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Minnesota Weather: Xcel Asks Gas Customers To Lower Thermostats To 63

MINNEAPOLIS (WCCO) -- Xcel Energy has asked its natural gas customers in Minnesota to turn down their thermostats and reduce their natural gas use in order to avoid over-straining the power company's natural gas system.

"With extremely cold temperatures anticipated to continue into tomorrow morning, Xcel Energy is asking our Minnesota customers to help conserve natural gas so our gas system can continue to operate well for customers across the state," the company said Wednesday afternoon. "The best way to help is to temporarily reduce your thermostat setting to 63 degrees if possible through Thursday morning (9 a.m. or later). This step can help ensure that all of our customers continue to have gas service during this bitterly cold weather."

Xcel Energy says residents' cooperation is critical to prevent widespread natural gas outages. The company also suggests using electric space heaters.

The company also warns of the potential for gas leaks in the cold weather.

"As an important safety reminder, if customers ever detect a sulfur or rotten egg smell inside or near their home, it could be the odorant that we put in natural gas to help detect leaks. If they notice that smell, leave home immediately," Xcel Energy said.

WCCO's Reg Chapman said shortly before noon Wednesday that Xcel Energy is asking customers in parts of the state to lower thermostat to 55 degrees.

An interruption in the natural gas system occurred on Tuesday around 10:30 p.m. in Baldwin Township, leaving 152 homes with little defense against the frigid cold.

As soon as Scott Gillespie woke up on Wednesday morning, he knew something was wrong.

"We don't have any hot water and I thought was something [has] frozen up," Gillespie said.

A quick check of social media revealed he was not alone.

"Keeping the dogs inside, keeping the kids under the blankets. Thank God they didn't go to school today," Gillespie said.

Baldwin Township lies on the edge of Xcel's coverage area, and more demand than supply taxed the system.

Using a wood-burning stove and heaters provided by Xcel, Gillespie will brave Wednesday night at home along with his family.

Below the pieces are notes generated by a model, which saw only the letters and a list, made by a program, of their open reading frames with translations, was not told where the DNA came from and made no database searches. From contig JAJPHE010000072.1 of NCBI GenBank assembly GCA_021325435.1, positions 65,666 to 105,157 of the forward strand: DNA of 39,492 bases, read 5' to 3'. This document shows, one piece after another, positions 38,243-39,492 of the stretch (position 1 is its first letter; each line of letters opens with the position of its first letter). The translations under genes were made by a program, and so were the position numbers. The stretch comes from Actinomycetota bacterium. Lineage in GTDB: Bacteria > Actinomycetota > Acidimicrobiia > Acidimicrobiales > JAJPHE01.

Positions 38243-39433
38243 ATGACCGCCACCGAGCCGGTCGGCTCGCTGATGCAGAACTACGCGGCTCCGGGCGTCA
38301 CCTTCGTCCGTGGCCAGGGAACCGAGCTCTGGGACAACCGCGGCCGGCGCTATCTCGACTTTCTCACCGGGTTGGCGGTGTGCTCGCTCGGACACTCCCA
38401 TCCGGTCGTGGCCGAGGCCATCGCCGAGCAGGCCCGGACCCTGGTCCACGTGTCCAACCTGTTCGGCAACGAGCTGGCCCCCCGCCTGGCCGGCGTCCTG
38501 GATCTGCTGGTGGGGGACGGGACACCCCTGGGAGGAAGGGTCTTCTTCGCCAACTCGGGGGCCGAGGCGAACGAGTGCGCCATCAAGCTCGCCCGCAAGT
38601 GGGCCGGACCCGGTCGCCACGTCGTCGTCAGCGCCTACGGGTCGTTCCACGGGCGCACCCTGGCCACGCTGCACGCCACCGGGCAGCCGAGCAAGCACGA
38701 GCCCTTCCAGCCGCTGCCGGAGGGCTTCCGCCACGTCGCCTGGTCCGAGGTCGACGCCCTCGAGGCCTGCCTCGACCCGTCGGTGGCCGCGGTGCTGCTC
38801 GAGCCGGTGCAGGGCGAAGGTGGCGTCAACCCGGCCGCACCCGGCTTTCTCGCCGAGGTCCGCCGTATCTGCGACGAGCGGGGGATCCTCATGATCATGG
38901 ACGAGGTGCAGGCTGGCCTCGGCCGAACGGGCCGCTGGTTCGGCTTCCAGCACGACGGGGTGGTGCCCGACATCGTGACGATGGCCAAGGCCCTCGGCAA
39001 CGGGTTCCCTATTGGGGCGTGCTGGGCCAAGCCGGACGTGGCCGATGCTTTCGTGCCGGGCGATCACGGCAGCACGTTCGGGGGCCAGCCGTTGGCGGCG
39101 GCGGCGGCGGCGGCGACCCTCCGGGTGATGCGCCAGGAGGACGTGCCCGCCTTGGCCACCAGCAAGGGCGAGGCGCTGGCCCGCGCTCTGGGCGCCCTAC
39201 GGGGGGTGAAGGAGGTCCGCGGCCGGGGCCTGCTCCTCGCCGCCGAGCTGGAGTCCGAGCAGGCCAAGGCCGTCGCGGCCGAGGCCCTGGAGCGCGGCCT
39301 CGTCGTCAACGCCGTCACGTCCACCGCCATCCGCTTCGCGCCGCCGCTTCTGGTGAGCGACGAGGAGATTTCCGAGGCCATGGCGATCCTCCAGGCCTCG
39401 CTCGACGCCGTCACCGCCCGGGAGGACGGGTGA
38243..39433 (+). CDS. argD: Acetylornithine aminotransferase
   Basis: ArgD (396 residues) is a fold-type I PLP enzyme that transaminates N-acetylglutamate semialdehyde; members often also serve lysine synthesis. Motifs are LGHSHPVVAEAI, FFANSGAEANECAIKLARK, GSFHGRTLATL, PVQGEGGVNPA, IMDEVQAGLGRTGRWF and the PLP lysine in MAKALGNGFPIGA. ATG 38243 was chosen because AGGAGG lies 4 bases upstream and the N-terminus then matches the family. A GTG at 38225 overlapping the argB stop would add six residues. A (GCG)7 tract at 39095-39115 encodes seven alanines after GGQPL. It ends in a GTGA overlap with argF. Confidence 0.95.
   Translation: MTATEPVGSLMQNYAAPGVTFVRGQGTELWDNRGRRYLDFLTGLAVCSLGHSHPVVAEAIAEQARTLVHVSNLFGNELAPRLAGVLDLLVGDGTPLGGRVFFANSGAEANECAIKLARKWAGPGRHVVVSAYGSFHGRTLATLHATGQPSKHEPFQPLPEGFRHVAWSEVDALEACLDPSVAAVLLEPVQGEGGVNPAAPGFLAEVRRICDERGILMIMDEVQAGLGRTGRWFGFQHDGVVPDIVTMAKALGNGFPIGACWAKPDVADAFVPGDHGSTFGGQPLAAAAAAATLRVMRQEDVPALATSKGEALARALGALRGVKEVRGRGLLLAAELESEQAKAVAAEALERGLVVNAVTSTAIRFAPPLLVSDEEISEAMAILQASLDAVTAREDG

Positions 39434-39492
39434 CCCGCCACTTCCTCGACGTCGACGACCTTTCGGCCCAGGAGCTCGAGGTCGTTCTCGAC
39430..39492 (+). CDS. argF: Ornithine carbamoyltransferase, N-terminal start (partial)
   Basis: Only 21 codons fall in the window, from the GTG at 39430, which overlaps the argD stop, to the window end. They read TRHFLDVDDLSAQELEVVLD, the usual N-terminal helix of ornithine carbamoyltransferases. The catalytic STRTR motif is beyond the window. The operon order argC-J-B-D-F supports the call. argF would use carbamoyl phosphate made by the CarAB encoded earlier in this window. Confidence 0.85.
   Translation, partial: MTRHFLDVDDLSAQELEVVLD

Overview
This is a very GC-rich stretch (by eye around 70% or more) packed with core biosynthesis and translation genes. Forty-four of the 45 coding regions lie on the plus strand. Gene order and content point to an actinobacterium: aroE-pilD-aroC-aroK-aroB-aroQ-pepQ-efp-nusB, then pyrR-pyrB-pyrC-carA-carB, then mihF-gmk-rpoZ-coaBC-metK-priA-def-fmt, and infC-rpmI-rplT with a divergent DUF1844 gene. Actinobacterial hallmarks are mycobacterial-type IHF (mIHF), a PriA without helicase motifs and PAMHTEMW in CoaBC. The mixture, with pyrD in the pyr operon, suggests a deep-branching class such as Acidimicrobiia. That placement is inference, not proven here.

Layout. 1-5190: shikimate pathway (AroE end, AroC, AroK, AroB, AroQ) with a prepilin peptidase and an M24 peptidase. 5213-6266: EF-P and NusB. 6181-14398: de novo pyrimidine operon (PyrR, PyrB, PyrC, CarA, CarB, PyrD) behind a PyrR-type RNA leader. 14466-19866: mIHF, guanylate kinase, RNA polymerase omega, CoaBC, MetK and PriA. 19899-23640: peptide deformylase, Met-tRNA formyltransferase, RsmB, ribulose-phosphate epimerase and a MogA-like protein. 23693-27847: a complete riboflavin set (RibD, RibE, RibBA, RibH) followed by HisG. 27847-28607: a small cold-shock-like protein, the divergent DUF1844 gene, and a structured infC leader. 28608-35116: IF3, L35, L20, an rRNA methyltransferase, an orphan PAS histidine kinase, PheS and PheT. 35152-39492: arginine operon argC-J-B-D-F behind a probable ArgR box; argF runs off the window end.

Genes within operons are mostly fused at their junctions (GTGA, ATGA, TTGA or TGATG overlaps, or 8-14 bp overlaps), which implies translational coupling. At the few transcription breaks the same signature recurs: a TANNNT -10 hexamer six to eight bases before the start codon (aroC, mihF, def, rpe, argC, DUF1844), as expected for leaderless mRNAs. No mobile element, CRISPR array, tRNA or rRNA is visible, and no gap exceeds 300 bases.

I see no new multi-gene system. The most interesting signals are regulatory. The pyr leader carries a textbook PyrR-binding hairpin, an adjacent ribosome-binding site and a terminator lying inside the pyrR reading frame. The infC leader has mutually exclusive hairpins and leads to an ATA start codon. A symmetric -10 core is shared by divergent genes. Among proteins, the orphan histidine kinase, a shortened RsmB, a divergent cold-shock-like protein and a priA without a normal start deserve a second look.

Impacted customers have been provided hotel rooms while Xcel Energy works to restore service. The utility is also providing affected customers with space heaters.

If you are one of the affected residents, to secure a hotel room please contact one of these hotels listed below (all rooms booked under Xcel Energy):

• AmericanInn, 910 Run River Road, Princeton (34) 1-763-389-9312
• CountyInn, 18894 Dodge Street Northwest, Elk River (28) 1-763-241-6990
• Super 8, 21130 134th Ave N, Rodgers (25) 1-763-333-0253
• America Best Value, 16776 198th Ave, Big Lake, MN (17) 1-763-262-7666
• Best Western, 89 Chelsea Rd, Monticello, MN (20) 1-763-271-8880
• Run River Motel, 510 19th Ave N, Princeton, MN (11) 1-763-389-3120

Xcel Energy says it has established a command center at AmericInn in Princeton and will be contacting licensed plumbers to protect plumbing while service is being restored.

Lance Johnson took the utility company up on its offer for a hotel stay.

"I didn't notice until 4 in the morning when I got up to go to work, it was about 52 degrees," Johnson said.

His kids are enjoying the break from the cold reality at the indoor pool.

"They feel like they're in Florida or something" Johnson said.

He spent the day going back and forth between his home and the hotel, doing everything he can to ensure there's no lasting damage when the service is restored.

"I've got like five electric heaters in the house, so I think it's going to be fine," Johnson said. "I got the house up to like 60 degrees right now."

Xcel hopes to have that service restored to the homes impacted by Thursday, but it could be Friday, depending on the weather.

In the metro, power has been restored to most Minnesotans after more than 7,000 lost power in the metro Tuesday evening. Xcel Energy blamed equipment failures on power poles.

Meanwhile, CenterPoint Energy says it is not experiencing issues with its natural gas distribution system and is not asking customers to conserve energy.

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